The hands move with confidence and speed, having barely 30 seconds to slip the cigars that will go to the black market under the table. Two cameras pan the room where the fragrant leaves are rolled and put in boxes with names like Cohiba, Partagás, H. Upmann. Each glass eye rotates 180 degrees, leaving -- for a very short time -- a blind spot, a narrow stretch of unguarded rollers. Just enough time to put that Lancero or Robusto -- to be sold later outside the official market -- out of sight of the supervisors. Another employee is charged with paying the guards to let them out of the premises and within twenty-four hours a strong aroma will already be on the streets.
When my Spanish students asked me about the quality of the cigars sold "outside," I would joke with them saying that inside those boxes they might well find rolled-up copies of the newspaper Granma. But I also know that a good part of the clandestine supply comes from the same institutional places where they make the ones exhibited in the legal stores. Three out of every five Habaneros, if challenged, would brag about knowing a real roller who can get them authentic and fresh puros. The business of nicotine involves thousands of people in this city and generates a network of corruption and earnings of incalculable size. The challenge is that the final product looks just like the one the State sells, but costs three or four times less.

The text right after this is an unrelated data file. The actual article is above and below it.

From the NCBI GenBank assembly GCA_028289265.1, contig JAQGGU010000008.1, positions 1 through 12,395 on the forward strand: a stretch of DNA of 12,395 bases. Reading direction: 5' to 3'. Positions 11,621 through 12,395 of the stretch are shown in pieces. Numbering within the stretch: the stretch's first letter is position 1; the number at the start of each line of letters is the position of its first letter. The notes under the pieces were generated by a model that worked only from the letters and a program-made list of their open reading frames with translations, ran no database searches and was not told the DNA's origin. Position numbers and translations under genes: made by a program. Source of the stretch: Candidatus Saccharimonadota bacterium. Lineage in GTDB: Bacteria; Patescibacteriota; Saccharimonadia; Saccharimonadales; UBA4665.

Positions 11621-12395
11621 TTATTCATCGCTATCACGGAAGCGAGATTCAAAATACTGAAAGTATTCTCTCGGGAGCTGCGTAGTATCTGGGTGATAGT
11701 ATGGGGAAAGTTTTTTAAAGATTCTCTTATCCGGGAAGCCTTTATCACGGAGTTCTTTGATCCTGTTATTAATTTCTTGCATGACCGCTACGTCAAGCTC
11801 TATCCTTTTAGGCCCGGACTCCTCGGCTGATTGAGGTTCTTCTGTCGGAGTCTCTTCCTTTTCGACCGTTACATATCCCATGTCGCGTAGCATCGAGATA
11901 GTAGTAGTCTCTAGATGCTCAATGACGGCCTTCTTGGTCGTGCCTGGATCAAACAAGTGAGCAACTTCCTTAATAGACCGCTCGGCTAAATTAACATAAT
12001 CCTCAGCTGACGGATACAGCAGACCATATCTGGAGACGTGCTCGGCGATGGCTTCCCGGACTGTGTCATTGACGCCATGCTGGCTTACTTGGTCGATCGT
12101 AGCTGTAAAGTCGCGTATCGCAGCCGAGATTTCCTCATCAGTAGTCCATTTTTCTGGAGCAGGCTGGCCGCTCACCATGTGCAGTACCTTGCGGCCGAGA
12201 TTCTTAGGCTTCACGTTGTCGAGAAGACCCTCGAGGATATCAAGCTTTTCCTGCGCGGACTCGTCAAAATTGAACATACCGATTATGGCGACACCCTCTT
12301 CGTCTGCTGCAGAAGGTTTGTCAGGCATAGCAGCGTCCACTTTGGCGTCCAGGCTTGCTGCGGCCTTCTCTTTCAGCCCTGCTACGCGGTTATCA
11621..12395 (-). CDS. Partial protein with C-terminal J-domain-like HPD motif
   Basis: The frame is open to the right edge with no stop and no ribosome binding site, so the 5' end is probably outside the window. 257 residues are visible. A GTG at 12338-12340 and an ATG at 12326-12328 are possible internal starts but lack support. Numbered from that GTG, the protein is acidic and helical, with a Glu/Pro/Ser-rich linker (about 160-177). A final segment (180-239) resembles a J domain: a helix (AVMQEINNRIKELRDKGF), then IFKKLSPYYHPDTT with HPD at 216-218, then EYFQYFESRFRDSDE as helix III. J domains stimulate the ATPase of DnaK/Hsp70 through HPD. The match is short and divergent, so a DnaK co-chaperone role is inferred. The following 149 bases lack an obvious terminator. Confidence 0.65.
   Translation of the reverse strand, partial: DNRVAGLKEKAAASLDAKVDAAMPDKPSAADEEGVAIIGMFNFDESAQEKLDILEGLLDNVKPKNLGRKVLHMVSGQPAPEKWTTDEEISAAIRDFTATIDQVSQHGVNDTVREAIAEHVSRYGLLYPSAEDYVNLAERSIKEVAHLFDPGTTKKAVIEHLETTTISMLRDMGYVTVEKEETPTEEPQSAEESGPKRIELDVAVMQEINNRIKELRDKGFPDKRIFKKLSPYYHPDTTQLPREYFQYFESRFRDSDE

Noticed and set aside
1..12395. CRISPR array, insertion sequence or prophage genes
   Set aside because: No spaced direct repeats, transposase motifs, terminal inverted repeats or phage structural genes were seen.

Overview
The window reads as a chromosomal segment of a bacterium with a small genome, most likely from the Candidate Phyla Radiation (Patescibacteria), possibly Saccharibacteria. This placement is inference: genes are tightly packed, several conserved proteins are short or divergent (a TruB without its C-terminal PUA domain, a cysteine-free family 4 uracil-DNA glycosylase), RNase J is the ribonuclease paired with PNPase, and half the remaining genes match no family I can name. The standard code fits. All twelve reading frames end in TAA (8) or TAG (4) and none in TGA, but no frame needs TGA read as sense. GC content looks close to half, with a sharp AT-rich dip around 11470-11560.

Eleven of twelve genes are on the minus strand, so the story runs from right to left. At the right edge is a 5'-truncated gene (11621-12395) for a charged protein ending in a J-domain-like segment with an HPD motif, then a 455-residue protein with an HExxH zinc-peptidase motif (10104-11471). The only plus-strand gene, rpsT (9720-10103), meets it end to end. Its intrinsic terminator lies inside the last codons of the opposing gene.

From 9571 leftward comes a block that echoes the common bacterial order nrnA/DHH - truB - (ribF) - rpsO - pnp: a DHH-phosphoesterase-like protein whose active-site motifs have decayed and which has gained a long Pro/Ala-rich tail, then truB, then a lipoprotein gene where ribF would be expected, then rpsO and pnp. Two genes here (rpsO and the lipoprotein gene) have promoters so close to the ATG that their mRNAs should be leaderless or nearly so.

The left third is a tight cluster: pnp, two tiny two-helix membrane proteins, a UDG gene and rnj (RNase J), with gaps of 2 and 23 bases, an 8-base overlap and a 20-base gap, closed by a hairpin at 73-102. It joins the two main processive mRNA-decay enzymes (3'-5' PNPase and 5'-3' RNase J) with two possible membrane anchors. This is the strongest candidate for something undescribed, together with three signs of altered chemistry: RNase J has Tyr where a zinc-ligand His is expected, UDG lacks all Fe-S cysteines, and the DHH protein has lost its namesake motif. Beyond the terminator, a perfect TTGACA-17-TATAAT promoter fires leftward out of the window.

Among the most common proposition a tourist hears is, "Mister! Cigars!" or "Lady! Habanos!" shouted from every corner. At least it's not as shocking as when some pimp sidles up to whisper his catalog: "Girls, Boys, Girls with Girls." So the sequence that starts in the factory, in those thirty seconds when the lens of the camera is looking the other way, ends with a foreigner paying, for twenty-five cigars, what would otherwise be enough to buy only two. Everyone leaves happy: the roller, the guard, the illegal seller and... the State? OK... but who cares?